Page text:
Kendall Coyne Schofield last played in a competitive hockey game on March 8 in Arizona, the final stop of the 2019-20 Professional Women's Hockey Player Association Dream Gap Tour. In the nearly eight months since then, the IIHF women's world championships were canceled because of the coronavirus pandemic, and nobody knew if the PWHPA would be able to schedule events again. Coyne Schofield, captain of the U.S. national team, worried that all of the momentum her sport gained over the past few years was coming to a screeching halt.
"Through the months of dealing with COVID-19, a lot of us felt like women's hockey was pushed aside. It wasn't top of mind," Coyne Schofield said. "While we all enjoyed watching the NHL playoffs during the summer, it was a reminder that we still need to value the women's game. We need to find a way to showcase the women's game. There's no reason the women shouldn't have been playing in a playoff like the men were, just like we saw the NBA and WNBA playing out their seasons side by side."
Then, in October, Secret announced that it was upping its contribution for next season -- not only helping women's players get back on the ice but also ensuring that the Dream Gap Tour will keep growing. Secret pledged $1 million, the largest commitment ever made to professional women's hockey in North America.
"When I heard the news out of [PWHPA head] Jayna Hefford's mouth for the first time, I got emotional, to be honest. I was speechless. I think I even shed a tear," Coyne Schofield said. "Because we fight, we fight and we fight to show our worth and to prove our worth. For Secret to come on board and show we are worth what we have been saying we're worth is a monumental moment for the game. Now Secret sets the market for everyone else who wants to be involved."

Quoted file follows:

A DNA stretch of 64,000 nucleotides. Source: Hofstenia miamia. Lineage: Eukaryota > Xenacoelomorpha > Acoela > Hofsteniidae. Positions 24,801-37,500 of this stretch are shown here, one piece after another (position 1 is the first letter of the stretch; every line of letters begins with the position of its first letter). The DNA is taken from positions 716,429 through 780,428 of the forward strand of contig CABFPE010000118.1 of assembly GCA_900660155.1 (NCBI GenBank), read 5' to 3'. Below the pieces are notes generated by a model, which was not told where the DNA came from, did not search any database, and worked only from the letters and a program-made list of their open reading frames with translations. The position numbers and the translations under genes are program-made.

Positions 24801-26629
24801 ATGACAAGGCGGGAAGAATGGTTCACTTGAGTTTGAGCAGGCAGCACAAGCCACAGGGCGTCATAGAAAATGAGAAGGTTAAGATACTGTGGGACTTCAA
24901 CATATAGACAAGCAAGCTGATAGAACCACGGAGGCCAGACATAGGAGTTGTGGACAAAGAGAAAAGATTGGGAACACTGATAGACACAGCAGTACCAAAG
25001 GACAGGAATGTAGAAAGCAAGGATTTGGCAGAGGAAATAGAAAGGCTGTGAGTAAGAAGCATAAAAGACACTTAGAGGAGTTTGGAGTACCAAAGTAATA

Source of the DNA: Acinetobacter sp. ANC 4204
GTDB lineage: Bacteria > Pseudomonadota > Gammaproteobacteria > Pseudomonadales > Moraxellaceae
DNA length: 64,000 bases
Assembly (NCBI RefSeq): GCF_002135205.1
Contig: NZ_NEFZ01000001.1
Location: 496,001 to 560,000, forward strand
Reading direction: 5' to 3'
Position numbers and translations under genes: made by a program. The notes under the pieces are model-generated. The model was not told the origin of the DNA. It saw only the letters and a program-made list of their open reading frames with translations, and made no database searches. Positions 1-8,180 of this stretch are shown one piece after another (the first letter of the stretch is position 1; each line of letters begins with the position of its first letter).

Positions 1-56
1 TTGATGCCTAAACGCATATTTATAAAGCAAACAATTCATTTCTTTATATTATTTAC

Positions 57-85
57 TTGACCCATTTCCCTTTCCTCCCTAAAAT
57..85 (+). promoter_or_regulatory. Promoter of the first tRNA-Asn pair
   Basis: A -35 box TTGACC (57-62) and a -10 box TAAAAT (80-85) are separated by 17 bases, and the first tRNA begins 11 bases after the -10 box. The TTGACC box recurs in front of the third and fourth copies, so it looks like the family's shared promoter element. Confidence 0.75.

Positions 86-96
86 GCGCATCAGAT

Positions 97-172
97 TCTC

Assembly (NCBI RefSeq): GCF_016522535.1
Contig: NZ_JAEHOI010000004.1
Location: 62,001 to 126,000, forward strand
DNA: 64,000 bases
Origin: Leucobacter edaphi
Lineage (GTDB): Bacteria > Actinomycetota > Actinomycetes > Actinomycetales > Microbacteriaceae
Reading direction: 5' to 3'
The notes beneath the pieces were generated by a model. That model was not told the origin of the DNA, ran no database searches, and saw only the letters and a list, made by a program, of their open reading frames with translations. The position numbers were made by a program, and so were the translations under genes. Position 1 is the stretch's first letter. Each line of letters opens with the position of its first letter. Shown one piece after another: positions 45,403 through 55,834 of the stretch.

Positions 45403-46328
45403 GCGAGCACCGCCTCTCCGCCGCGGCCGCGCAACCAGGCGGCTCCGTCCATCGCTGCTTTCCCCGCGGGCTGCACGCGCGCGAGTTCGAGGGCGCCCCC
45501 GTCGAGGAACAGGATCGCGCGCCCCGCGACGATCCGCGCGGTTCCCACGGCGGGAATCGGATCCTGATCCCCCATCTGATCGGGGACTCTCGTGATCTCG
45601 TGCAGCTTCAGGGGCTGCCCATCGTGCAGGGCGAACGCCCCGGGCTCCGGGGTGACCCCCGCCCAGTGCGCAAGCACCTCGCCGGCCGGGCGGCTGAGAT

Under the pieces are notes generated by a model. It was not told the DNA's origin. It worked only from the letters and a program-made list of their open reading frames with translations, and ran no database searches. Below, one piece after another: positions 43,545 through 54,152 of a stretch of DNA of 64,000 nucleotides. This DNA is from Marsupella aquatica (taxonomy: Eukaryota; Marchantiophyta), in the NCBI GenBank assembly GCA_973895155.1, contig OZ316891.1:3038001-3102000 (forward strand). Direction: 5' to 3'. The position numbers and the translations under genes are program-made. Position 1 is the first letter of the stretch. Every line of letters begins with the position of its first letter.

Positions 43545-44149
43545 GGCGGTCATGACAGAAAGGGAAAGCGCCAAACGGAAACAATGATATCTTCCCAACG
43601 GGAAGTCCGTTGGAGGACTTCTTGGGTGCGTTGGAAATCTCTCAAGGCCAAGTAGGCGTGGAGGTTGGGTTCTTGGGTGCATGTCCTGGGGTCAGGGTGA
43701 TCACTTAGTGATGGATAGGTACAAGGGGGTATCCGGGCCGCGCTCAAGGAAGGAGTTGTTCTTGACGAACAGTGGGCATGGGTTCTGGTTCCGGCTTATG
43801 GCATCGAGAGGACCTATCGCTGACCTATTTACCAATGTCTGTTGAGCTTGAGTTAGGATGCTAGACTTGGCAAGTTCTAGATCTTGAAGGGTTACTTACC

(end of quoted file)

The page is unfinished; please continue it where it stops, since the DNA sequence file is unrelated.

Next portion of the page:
There's a stat WNBA commissioner Cathy Engelbert shares often, including in a conversation with LaChina Robinson at the 2020 espnW: Women + Sports Summit: Less than 1% of sports sponsorship dollars goes to women's sports, despite 84% of sports fans being interested in women's sports and women controlling 85% of U.S. spending power.
"We should be able to really transform the way women's sports are valued," Engelbert said. "Some of it's in the algorithm of the way it gets valued because I believe it's off a men's model, heavily discounted. But some of it is in exposure."
That seems especially pertinent in women's hockey. When the CWHL folded in 2019, citing an unsustainable business model, the U.S.-based NWHL became the only professional women's hockey league in North America. But nearly all of the sport's top players -- including most Canadian and U.S. Olympians -- decided to sit out from the NWHL -- or any league -- until one formed that they believe is a sustainable long-term option and can pay them a living salary. That group formed the PWHPA in 2019.
Many have called on the NHL to fund a women's league, similar to the NBA's relationship with the WNBA, considering that the NHL could easily share infrastructure and resources. Although the NHL has been supportive of women's hockey, the league has shown very little interest in funding a league. As deputy commissioner Bill Daly told ESPN in March, "We continue to try to be helpful where we can be, but other than that, we don't have much of a role." Hockey Canada and USA Hockey are also in line with the PWHPA's goals, but neither federation has matched that support with meaningful financial contributions.
That has led the PWHPA to rely heavily on corporate sponsorships.
In 1956, Secret, a subsidiary of Procter & Gamble, became the first deodorant product made for and marketed to women. "Secret has always stood, from its birth, for women's equality," said Lisa Reid, Secret Canada's brand director. In recent years, Secret has turned attention to women's sports. In 2019, Secret donated $529,000 -- $23,000 for each of the 23 players on the U.S. women's soccer team that won the World Cup -- to help close the pay gap. Secret took out a full-page ad in The New York Times, urging the U.S. Soccer Federation to "be on the right side of history" during the USWNT's fight for equal pay. This summer, Secret became a presenting sponsor of the NWSL's Challenge Cup, which allowed women's professional soccer players a chance to get exposure and play some of their season amidst the pandemic.